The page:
Thursday, August 5, 2010
Our Wad Is Shot
Is it or isn't it? The Great Recession of 2008, I mean. According to the chart above, it's been over for the past year. The chart shows four consecutive quarters of sequential growth in Gross Domestic Product. Happy days are here again, right?
Not exactly. Despite stimulus spending by the federal government and quantitative easing by the Federal Reserve, the rebound in GDP has amounted to little more than a dead-cat bounce, falling 1% short of the pre-recession peak recorded in the fourth quarter of 2007. In other words, we have yet to gain back all that we had lost. This explains why Maine's general-fund revenues for FY 2010 (which ended on June 30) were down 2% from the year before. The two biggest drivers of GF revenues, the sales tax and the individual income tax, were down 2.6% and 4.9% respectively. Some recovery.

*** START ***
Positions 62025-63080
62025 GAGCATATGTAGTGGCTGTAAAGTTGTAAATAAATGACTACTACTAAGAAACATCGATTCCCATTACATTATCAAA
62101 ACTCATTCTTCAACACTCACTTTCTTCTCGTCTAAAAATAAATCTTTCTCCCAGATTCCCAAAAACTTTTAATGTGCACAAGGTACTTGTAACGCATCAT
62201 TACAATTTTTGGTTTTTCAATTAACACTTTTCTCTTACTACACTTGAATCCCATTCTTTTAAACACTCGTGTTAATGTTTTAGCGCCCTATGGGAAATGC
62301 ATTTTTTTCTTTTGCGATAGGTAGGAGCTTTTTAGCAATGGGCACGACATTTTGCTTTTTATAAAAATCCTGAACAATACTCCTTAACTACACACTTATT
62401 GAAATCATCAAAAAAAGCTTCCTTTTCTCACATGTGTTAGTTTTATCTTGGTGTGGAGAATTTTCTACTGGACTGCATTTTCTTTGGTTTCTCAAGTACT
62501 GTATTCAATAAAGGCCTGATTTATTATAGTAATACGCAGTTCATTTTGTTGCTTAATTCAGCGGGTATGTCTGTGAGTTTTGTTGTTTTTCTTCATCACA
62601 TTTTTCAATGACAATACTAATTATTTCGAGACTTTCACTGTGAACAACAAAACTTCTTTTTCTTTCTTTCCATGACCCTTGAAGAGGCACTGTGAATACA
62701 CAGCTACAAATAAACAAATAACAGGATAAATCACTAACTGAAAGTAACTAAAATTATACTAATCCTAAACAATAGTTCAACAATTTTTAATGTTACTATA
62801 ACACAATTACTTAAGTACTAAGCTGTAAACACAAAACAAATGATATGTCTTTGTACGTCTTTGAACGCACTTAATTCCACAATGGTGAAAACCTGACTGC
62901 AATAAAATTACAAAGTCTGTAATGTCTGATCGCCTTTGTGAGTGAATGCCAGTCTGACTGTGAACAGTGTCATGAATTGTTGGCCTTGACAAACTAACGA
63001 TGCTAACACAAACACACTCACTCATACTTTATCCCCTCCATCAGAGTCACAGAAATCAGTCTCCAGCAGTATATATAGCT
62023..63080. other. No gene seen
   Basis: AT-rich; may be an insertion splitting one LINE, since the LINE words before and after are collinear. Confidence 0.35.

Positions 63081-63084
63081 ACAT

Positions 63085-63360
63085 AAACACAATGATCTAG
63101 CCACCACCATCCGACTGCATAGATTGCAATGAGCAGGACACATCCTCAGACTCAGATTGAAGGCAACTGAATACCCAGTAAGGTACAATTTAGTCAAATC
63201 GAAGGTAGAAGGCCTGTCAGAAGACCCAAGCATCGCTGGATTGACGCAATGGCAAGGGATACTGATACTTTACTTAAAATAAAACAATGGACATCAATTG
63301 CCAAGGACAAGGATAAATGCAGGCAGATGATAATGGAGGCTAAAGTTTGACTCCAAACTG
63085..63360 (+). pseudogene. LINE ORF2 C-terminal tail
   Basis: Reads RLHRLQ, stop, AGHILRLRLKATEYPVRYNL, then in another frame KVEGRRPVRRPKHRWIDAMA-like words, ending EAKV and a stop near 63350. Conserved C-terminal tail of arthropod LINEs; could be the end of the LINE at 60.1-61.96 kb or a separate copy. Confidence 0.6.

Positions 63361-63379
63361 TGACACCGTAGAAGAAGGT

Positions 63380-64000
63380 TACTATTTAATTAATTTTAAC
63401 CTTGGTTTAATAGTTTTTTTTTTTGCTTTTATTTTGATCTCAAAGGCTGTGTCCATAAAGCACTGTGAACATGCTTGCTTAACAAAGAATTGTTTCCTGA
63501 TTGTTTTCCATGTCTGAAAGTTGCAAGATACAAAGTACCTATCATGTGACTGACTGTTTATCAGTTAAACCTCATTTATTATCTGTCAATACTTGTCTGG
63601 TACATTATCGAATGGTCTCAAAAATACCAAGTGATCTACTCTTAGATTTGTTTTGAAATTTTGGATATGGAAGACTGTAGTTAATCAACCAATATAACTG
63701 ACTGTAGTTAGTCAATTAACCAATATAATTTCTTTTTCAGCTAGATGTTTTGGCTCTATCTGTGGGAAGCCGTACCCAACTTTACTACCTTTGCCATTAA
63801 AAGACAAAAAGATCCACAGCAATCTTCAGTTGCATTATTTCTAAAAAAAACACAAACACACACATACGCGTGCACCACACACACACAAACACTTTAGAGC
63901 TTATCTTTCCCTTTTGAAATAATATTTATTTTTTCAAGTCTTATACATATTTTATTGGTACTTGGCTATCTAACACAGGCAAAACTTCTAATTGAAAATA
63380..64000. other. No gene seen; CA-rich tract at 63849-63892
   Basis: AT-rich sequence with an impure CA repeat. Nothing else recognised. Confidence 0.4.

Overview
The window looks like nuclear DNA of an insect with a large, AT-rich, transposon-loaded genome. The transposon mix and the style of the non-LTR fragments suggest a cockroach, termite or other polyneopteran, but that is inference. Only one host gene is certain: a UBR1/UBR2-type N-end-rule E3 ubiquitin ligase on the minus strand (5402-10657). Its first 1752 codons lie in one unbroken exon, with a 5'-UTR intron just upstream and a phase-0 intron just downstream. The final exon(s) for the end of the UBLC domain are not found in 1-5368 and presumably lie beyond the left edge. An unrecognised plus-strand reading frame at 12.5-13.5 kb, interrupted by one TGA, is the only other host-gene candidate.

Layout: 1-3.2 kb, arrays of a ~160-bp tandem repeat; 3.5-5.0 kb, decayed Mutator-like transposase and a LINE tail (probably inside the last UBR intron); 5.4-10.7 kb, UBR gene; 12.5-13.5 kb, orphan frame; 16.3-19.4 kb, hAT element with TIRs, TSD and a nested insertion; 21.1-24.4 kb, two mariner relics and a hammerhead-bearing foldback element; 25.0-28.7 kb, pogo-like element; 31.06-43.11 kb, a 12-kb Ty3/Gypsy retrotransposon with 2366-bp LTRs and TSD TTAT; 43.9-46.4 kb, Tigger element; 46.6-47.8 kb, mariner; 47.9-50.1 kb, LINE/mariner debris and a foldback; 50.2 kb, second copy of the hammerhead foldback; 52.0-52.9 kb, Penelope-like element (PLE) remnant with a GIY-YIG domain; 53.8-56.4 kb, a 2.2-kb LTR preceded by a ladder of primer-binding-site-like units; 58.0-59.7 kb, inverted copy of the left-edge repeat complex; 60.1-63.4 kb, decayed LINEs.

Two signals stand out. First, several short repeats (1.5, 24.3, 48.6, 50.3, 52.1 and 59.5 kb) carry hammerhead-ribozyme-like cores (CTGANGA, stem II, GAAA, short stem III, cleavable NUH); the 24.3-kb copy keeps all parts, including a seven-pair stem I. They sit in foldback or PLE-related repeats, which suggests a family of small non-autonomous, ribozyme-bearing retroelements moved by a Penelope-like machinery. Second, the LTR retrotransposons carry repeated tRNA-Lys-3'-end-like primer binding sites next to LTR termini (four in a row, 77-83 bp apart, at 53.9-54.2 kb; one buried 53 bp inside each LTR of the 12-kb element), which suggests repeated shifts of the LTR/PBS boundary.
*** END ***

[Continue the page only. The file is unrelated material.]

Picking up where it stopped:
A "normal" recovery in the post-WW2 era, as David Rosenberg of Gluskin Sheff points out, should be far more robust. Ten quarters after the onset of a recession, GDP usually breaks out to a new high that is on average 8% above the prior peak, not 1% below. This year's Q2 number of +2.4%, released last Friday, is particularly disappointing not only because the pace of growth is slowing (already), but also because almost half the growth was due to a build in unsold inventories. Real final sales (GDP ex inventories) have grown just 1.2% in the past year--in Rosenberg's words, "the weakest revival in recorded history."
Leading indicators suggest that GDP growth will be flat-to-negative by Q4, which means that Maine faces more belt-tightening in FY 2011.